Guidelines target health records exchanges

Connecting for Health issues guidelines for resolving technical, legal and organizational issues that are likely to be encountered.

A nonprofit organization on Thursday released guidelines for establishing health information exchanges. The guidelines are the most detailed cookbook developed so far.

The 'Common Framework' from Connecting for Health provides technical and policy guidelines, including a model legal contract for participants in the exchanges, which can support sharing health records among providers locally, regionally or nationwide.

Zoe Baird, president of the sponsoring Markle Foundation, said the work leading up to the Common Framework shows that health information exchanges are feasible. 'Up to now,' she said, 'people have said, 'Can it be done?' Now we know it can be done.'

However, widespread adoption of e-health records and health information exchanges (HIEs, also known as regional health information organizations or RHIOs) still will require leadership, Baird warned.

The Common Framework allows for HIE participants to use different software and internal technical architectures, as long as they adhere to data and messaging standards.

Privacy and security policies can be set locally and in accordance with differing state laws. For example, one hospital could choose to send its patient records to doctors upon request, while another could withhold them when the doctor did not practice at that hospital.

In addition, the framework calls for patients to specifically authorize release of their own records. 'Privacy is foundational to everything we do,' said Dr. John Halamka, chief information officer of Harvard Medical School and a Connecting for Health participant.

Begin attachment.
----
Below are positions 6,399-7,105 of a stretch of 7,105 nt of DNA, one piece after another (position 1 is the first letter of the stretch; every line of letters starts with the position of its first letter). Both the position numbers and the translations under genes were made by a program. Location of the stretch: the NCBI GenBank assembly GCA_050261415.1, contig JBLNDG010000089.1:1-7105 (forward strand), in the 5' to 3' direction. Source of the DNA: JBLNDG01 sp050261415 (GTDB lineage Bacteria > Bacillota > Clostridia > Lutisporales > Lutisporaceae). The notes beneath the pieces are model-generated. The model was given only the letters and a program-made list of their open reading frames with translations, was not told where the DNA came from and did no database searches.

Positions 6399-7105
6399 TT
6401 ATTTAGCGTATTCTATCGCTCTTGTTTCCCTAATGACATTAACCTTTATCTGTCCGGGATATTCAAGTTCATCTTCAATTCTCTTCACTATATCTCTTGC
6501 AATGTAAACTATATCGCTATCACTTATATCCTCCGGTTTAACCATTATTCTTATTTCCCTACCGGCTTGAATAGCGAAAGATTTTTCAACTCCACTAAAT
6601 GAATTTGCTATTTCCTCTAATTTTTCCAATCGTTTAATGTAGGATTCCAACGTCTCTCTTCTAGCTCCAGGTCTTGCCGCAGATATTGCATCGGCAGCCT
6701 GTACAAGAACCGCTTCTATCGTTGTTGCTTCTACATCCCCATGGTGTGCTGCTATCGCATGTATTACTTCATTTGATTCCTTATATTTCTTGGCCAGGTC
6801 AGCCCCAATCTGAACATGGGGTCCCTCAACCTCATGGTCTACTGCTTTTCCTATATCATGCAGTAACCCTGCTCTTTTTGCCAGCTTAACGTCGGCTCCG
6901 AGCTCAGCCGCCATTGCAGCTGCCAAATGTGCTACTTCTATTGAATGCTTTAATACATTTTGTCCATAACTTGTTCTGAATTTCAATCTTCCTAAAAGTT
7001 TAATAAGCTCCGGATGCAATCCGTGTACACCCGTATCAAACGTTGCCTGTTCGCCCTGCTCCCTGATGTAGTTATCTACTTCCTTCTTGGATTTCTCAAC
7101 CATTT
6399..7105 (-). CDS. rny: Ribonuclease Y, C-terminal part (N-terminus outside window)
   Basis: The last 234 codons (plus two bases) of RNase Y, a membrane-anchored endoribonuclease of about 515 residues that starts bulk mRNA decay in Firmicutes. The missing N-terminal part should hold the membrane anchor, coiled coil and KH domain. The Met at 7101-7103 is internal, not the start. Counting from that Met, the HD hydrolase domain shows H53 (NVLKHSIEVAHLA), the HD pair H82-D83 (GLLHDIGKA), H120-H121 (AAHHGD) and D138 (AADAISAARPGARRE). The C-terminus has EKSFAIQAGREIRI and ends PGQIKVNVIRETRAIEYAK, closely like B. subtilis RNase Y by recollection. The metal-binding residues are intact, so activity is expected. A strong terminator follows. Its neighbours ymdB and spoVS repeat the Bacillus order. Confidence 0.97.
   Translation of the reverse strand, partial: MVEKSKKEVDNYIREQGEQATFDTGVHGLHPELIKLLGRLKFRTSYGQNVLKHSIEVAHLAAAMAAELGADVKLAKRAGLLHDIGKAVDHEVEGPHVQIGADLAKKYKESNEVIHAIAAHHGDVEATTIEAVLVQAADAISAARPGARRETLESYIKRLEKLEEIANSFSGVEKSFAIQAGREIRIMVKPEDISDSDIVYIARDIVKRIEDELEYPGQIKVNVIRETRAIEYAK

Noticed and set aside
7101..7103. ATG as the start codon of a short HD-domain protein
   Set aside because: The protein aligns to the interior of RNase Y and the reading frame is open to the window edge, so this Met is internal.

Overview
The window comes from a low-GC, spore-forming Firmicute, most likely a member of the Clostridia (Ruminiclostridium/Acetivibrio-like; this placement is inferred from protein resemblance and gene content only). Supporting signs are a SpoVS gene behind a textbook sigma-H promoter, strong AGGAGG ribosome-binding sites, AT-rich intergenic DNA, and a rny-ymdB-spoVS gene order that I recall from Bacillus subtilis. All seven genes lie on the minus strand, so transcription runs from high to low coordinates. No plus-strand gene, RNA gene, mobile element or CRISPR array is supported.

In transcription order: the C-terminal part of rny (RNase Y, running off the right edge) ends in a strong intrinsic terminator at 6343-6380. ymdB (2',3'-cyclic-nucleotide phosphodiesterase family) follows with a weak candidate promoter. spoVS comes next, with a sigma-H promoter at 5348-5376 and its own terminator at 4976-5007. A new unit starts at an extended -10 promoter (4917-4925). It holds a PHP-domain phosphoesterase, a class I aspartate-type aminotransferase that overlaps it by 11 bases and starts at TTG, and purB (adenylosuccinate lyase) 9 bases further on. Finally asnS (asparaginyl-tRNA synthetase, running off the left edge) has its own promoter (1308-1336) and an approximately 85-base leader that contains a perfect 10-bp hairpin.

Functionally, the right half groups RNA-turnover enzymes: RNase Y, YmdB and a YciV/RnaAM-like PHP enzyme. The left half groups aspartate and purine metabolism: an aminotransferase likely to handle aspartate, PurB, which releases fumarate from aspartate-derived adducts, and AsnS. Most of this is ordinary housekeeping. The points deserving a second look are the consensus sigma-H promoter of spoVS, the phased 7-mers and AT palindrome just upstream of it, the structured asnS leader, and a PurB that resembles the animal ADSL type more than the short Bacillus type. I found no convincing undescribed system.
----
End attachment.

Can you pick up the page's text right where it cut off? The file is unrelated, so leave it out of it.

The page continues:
The guidelines recommend keeping health records where they are created, rather than in a central repository, and relying on common, open technical standards. Those participating in exchanges should be able to use whatever software and hardware are already in place.

The framework captures knowledge developed during creation and testing of the prototype for a national health information network. The prototype links health networks in Boston, Indianapolis and Mendocino County, Calif.

Another element of the framework is use of a record locator service rather than a single index or unique patient identification number. Halamka said 20 million records belonging to 500,000 patients were exchanged in a test that used real records without patients' real identifying information. 'There were no mismatches on any of the individuals' when the record locator service was put to the test, he said.

Dr. Mark Frisse, a Vanderbilt University professor, physician and organizer of an HIE for the Memphis, Tenn., area, said following the Connecting for Health framework could shave six months to a year off the time it takes to establish an exchange.

Connecting for Health is sponsored primarily by the Markle Foundation and the Robert Wood Johnson Foundation. More than 100 organizations take part in its programs.

About the Author

Nancy Ferris is senior editor of Government Health IT.


  • senior center (vuqarali/

    Bmore Responsive: Home-grown emergency response coordination 

    Working with the local Code for America brigade, Baltimore’s Health Department built a new contact management system that saves hundreds of hours when checking in on senior care centers during emergencies.

  • man checking phone in the dark (Maridav/

    AI-based ‘listening’ helps VA monitor vets’ mental health

    To better monitor veterans’ mental health, especially during the pandemic, the Department of Veterans Affairs is relying on data and artificial intelligence-based analytics.

Stay Connected